The kidneys are vital organs. Located on either side of the spine under the lower ribs (in the small of the back), the kidneys are bean-shaped organs that are about the size of a clenched fist. The main function of the kidneys is to filter the blood and excrete excess water and waste products in the form of urine. These waste products, which consist of normal substances found in the body, can become toxic if they are not removed from the body. The kidneys are therefore responsible for removing waste as it is produced by the body. These organs also play a role in regulating the level of minerals and salts in the blood. In addition, the kidneys produce certain hormones that have essential functions such as regulating blood pressure and making red blood cells.
Chronic kidney disease is characterized by a progressive deterioration of the kidneys and, more specifically, their ability to filter blood. Kidneys are highly efficient and, as a result, the disease usually progresses silently, often destroying most of the kidney function before causing any symptoms. In fact, a kidney has the ability to double its workload when necessary. When certain parts of the kidney are no longer effective, other parts can compensate, often masking any problem. This is also the reason why we can live with only one healthy kidney. The symptoms of kidney disease appear when the kidneys are working at 20 to 30% of their normal capacity.
Kidney disease often results from a complication of another disease. Hypertension, diabetes and kidney disorders are but a few examples. A urinary tract obstruction (ex. kidney stones, prostatic malformations or hypertrophy) can also damage the kidneys and lead to kidney disease. Persons with a family history of kidney disease and those over 60 years of age are more at risk. Also, taking certain medications or street drugs can increase the likelihood of developing kidney disease.
It may take several years for symptoms to appear. They do so gradually and can go unnoticed for quite some time.
- frequent need to urinate, even at night
- muscle cramps
- difficulty concentrating
- difficulty urinating
- persistent generalized itching
- shortness of breath
- fatigue, weakness
- unpleasant taste in the mouth
- nausea and vomiting
- loss of appetite or weight
- blood in the urine
- yellowish or pale brown complexion
- dark, cloudy or foamy urine
- passing of less urine
- swollen eyes, hands and feet
People at risk of developing kidney disease should be evaluated regularly. Since there may no be symptoms, urine and blood analyses are used determine whether or not one has kidney disease. Otherwise, if symptoms appear, the physician will begin with tests (blood and urine) and will take your blood pressure. The results will indicate whether or not kidney disease is present. However, in order to take a closer look at the state of the kidneys and to make sure there are no abnormalities, a variety of examinations can be requested. These include ultrasound, x-ray, scintiscan, computerized axial tomography (CAT) and magnetic resonance imaging (MRI). These are all medical imaging tests that allow medical professionals to visualize a two or three dimensional view of the kidneys and abdomen.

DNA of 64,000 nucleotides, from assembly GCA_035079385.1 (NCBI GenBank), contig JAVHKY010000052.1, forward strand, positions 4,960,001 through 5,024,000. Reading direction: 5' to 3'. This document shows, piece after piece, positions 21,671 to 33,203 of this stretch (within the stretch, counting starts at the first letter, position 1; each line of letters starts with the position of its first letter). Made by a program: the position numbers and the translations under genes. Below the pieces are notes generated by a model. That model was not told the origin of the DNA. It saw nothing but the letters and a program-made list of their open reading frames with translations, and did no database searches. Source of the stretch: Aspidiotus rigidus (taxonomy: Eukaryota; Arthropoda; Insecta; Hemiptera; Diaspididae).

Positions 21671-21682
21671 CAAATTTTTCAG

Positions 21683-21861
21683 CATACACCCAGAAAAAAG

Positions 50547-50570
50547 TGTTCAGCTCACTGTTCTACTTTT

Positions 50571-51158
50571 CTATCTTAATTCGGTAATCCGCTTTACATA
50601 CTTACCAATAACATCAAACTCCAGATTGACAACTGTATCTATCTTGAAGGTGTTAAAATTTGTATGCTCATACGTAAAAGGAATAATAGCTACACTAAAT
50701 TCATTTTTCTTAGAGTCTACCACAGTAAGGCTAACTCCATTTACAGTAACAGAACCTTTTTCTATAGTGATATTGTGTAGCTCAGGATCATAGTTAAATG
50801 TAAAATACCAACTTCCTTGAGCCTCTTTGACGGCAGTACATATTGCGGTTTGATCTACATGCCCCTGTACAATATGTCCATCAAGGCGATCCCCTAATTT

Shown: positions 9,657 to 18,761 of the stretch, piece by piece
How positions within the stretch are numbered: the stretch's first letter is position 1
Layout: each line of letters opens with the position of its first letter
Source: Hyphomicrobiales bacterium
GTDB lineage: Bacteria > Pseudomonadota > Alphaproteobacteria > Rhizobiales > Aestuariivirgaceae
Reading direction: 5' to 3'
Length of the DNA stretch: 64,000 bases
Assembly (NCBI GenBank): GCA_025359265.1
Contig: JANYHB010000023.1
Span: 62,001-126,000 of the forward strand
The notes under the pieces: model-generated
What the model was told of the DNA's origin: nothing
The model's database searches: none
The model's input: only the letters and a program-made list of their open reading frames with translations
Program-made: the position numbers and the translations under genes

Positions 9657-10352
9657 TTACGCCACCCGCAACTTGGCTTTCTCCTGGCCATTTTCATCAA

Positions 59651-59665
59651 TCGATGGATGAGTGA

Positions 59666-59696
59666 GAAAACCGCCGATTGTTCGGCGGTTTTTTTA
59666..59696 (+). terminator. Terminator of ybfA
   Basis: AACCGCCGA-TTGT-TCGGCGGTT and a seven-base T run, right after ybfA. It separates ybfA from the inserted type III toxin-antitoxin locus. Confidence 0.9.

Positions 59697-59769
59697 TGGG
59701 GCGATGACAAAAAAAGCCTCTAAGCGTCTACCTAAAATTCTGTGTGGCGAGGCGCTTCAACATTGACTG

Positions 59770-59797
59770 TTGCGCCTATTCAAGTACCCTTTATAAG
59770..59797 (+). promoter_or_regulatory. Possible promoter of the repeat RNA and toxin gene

There is no cure for kidney disease. Treatment is intended to reduce symptoms, prevent complications and slow the deterioration of the kidneys. The first step to treating kidney disease involves making changes to one's diet and taking medication. We recommend that you see a dietician who will be able to help you establish a diet and allow you to better manage the disease.
When the kidneys are at the point where they are only working at 10 or 15% of their normal capacity, diet and medication are no longer enough to remedy the problem. This is when dialysis or transplant becomes a serious option to consider. Dialysis is an artificial way of removing waste products from the blood when the kidneys have failed. There are two types of dialysis - hemodialysis and peritoneal dialysis.
The peritoneum is a membrane that surrounds all the organs in the abdominal cavity. Peritoneal dialysis uses this membrane as a filter. A neutral solution known as dialysate is injected into the abdomen (peritoneal cavity) and the excess water and waste pass from the blood through the membrane into the dialysis fluid. The fluid is changed regularly to eliminate waste from the blood. This type of dialysis is not suitable for everyone and can also become less effective over time.
As for hemodialysis, the blood is filtered through a machine, outside the body. Blood is pumped from the body into a dialyzer which is a machine that filters the blood and removes waste. The clean blood is then sent back into the body. The blood is filtered several times to ensure the best possible results. Hemodialysis is generally performed in a hospital or specialized clinic. Hemodialysis sessions usually last four hours and several sessions a week are required.
A kidney transplant is another treatment option. The procedure involves removing the unhealthy kidney and replacing it with a healthy one. The healthy kidney can be donated by a living donor - who is often a family member - or by a recently deceased donor. Whatever the case may be, the donor and recipient must have the same blood type and must be a good match in terms of tissues and cells. The greatest risk associated with kidney transplant is rejection. To prevent this from happening, one must take anti-rejection drugs which have adverse effects. If the transplant is successful and medication is taken as prescribed, the new kidney will work normally.
It is important to speak to your doctor or pharmacist before taking any new medication or natural product, even if it is sold over the counter. Any health care professional you consult should be made aware of the situation so that they may be able to advise you accordingly.
For more information or for support:
The Kidney Foundation of Canada